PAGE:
It is good to know that Blay is an expert on the intersection of menstrual and Tory political cycles and the foresight necessary to “drop a kid just before the Election.” The phrase “ponces off us” is a UKIP insult of the kind Mitt Romney used to denounce the “47%” of the American population he was writing off as parasites. One can only feel the deepest empathy for Blay’s rage about the horrible burdens he had to personally bear as a result of Jayawardena’s father’s emigration to the UK to become an accountant (like Blay). What a burden the father’s substantial tax payments to the UK must have placed on Blay – whose ancestors came to the UK centuries earlier than the dread Tamils.

Critics may consider Blay lacking in self-awareness as to the concept of “abuse.”

During his chat with our reporter, Blay also described how he called the police following a heated row with an East European voter after he stuck a UKIP election leaflet through his door.

“He’s in my country,” Blay fumed: “He’s a f****** immigrant and I’m not putting up with that s***, because that was abuse.”

Blay’s lack of self-awareness brings me to the second way in which the UK elite make even the fringe GOP candidates for the presidential nomination look like statesmen and women. The leadership of the three largest (until the election) UK parties (the Tories, Labour, and Lib-Dems) are denouncing the voters in Scotland for favoring candidates from the Scottish National Party (SNP). If the polls are accurate, the SNP will emerge as the third largest party after the Lib-Dems’ act of political suicide in serving as the powerless, junior coalition partners that put the Tories in power.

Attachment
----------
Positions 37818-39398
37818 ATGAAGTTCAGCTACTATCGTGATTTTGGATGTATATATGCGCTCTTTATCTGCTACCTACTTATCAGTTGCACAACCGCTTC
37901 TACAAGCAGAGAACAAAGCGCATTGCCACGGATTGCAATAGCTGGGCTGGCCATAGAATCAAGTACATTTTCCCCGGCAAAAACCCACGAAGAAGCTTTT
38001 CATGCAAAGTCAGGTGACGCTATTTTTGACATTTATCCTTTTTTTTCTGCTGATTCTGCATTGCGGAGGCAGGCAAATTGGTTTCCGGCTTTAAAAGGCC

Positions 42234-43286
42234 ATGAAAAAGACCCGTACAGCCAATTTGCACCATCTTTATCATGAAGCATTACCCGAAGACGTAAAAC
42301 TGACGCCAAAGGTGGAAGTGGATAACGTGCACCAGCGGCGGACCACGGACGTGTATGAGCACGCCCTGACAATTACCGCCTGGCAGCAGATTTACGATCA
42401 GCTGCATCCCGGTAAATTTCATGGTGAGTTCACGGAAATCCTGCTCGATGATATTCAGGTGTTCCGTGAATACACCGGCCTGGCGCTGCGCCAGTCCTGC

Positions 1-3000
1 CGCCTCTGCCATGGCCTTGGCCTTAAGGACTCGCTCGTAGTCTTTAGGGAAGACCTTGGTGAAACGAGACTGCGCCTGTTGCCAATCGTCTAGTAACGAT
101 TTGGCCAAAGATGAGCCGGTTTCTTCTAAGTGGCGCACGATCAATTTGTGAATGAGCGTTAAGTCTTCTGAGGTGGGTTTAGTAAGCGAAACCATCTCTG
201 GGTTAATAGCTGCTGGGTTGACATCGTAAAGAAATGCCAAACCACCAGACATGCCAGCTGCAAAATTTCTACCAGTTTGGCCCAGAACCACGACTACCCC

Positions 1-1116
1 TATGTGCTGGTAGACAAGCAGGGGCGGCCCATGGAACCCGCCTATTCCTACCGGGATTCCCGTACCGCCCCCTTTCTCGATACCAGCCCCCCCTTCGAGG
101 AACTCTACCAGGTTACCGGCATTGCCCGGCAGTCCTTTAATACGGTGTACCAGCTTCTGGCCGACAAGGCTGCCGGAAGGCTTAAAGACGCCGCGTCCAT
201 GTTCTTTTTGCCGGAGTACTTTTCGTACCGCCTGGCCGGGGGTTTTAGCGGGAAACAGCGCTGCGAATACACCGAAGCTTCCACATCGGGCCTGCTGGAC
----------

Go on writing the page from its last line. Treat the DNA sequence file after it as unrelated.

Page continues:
Conservative newspapers in the UK are having a field day picturing the Scots in cartoons they once reserved for the Irish – the monstrous, lazy, and greedy “other” coming to take over England. Readers may recall that a few scant months ago the same troika of UK parties was expressing its love and respect for Scots and their desire to create a political union in which Scots would be treated as first-class citizens of the “Union.” Labour is urging Tories and Lib-Dem supporters in Scotland to vote for Labour candidates to defeat the SNP.

And that brings us to the third way in which the UK elections bring out the UK crazy. John Major, former Tory PM, decided to blast out a broadside attacking the vile Scots and the perfidious Labour Party for being willing to make them a coalition partner should the election lead to no party having a majority. Major warned that if Labour went into coalition with the now dominant Scottish party (SNP) it would destroy the UK. In the midst of this attack on the Scots and Labour, however, Major brought down a broadside of criticism of the failures of the Tories. In particular, Major wants even more severe austerity – while warning that it is causing extreme inequality. Meanwhile, Labour, rather than attack the Tories for inflicting a gratuitous second recession on the UK through austerity – is promising (and etching, albeit in vague terms on a huge granite slab, with all the accompanying jokes about Moses) to inflict permanent austerity on the UK.